Where are you finding inspiration lately? (books, podcasts, magazines, Instagrams, etc.)?
E: Not me. I’m just like, “fuck it all.” (laughs)
J: He’s like, “What do I have to do?!” I’m constantly reading. It’s my favorite thing in the world. Sometimes I dream about just being locked up in a room with a library and a bed and just do that for the rest of my life. I’m reading a really good book right now called How to Do Nothing by Jenny Odell. She’s a conceptual artist and a teacher at Stanford and a writer. That book has been great because it is essentially about always searching for context and being able to focus, which I find gets harder and harder as the years go by, with technology.
With social media, there’s so much of the same information that gets circulated. It’s so limited. I try to get most of my inspiration outside of that. We don’t care about trends. If there is a trend, I’m just running in the other direction. We are always trying to do something that we want to see that we’re not seeing.
We definitely consume a lot of work, but I think the trick is to limit that consumption and distill it into what is meaningful for you.
What’s the best advice you’ve ever been given?
E: I had this one tutor Tony. The first thing he said to me was, “Don’t ever listen to these arseholes, just do what you want because you’re the one who is going to be out in the world, trying to get work. So my advice to you, is never listen to your art tutor.” Even though he was an art tutor! He said, “Get advice from them and everything, but don’t let them pigeon hole you, do your own thing.” And I always stuck to that. He knew that I wasn’t really arty...I was just good at taking photos. And he saw that in me. I mean, he failed my course for that semester as well, but...
My dad gave me good advice as well. He was an architect. I always used to help him out if I wasn’t working and one thing that he always said was, “Listen to what people are saying to you. Always listen, because that is the best way to learn.”
J: It’s more important how you work, and how you are to work with, than necessarily the product you make.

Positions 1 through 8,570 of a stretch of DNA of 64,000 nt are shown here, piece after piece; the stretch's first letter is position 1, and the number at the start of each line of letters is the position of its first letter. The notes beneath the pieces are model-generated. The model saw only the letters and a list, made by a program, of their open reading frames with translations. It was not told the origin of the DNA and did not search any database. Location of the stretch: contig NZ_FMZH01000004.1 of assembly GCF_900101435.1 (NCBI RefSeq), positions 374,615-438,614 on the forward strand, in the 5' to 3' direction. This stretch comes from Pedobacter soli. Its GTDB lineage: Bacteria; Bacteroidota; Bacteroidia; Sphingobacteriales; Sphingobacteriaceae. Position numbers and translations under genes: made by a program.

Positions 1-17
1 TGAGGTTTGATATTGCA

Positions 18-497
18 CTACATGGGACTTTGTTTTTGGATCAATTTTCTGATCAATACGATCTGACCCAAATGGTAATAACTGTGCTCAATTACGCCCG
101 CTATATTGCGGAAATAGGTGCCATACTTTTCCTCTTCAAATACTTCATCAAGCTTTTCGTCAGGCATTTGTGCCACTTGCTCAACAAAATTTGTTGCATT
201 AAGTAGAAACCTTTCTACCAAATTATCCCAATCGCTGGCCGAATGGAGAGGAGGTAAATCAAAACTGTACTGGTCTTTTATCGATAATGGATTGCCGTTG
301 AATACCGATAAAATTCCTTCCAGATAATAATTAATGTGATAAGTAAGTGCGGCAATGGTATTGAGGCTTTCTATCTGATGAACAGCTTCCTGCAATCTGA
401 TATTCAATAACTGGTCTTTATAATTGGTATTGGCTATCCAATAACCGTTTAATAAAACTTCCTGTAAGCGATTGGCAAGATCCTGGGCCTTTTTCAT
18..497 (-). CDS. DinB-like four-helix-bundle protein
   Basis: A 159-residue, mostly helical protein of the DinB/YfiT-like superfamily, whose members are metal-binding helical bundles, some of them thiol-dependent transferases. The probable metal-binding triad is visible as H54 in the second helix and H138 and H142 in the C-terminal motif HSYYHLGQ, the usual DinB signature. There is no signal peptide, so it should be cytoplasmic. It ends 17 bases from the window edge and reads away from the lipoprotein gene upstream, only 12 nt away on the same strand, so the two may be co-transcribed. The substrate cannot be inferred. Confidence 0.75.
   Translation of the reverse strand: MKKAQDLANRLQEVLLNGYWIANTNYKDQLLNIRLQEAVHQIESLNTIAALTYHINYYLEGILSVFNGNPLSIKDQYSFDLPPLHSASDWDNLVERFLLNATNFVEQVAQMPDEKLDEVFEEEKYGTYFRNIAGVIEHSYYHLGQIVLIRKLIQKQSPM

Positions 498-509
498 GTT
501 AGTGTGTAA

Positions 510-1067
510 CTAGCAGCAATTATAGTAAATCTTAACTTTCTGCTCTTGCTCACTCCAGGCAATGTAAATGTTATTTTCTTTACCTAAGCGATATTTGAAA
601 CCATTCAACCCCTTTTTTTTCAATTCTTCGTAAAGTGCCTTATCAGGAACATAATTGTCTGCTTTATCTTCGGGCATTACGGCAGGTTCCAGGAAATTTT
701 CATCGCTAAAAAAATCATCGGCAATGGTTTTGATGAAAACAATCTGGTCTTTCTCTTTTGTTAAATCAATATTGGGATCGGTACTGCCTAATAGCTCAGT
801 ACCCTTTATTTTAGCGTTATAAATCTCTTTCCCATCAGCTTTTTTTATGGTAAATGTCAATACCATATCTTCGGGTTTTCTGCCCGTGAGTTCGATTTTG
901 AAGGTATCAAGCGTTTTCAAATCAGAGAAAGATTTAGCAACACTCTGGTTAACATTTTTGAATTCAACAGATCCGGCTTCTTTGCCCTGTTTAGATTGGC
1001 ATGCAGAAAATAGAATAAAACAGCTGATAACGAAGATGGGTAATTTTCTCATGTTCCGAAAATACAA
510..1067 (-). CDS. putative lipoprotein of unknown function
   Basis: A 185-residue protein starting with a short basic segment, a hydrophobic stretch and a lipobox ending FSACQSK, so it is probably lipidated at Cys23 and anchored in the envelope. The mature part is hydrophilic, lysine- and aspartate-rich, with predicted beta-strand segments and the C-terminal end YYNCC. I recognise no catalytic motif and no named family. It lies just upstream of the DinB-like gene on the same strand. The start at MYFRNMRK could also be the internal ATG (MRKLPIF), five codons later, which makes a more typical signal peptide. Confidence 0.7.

Why did you choose Philadelphia? How did you end up here?
J: Well, I lived in New York, f-ing hated it. I had no desire to compete like that, just to be able to afford a place to live. I saw that my quality of life would be crap. I just thought, “Let’s try Philly.” It never felt intimidating. I thought I could just stake my own path there. I had lots of friends who lived out here who worked part time jobs and were still able to have cool apartments in nice neighborhoods. I’ve traveled all across the country and went to every big and small American city and this is the best city. It’s a small community here, so you are limited to how much income you can make creatively but if you work well within that community, I don’t think you are limited to how much work you are going to get. I love Philly. I think it’s the greatest city in the United States.
E: Do you really think so?
J: I do! You could live in a beautiful place, you could live in a cooler place, but can you actually live? The American dream is alive and well in Philly.
What are your working on now?
E: Too much. We’ve got a meeting today for a set for Anthropologie for a video. And then another set for Anthropologie Home that we’ve been doing for ages. We just finished a job in Nashville for Free People.
J: And we’re rebuilding Urban Outfitters Men’s photo studio. And then we’re doing a plaster job at the beach for Naomi. And then we have three away jobs coming up in Nice, Knoxville, and Colorado all within the next two months.
E: We just had to turn a job down because they wanted it next week.
J: I’ve been having anxiety dreams because I don’t know how we’re going to do it all.
E: The problem is that they want them all at the same time.
J: And we’ve got two little kids. I don’t know how we do it. But we do it.
How can people support you?
J: I’ve got this fun little side project where I sell bags, which is fun. But for supporting us, I don’t know. Maybe if everyone got into the photo industry and rented backdrops and asked us to build sets, that is the best way to support us. For sure. (laughs)
Visit http://www.doneanddusted.us/ to learn more about Jestis and Eliot.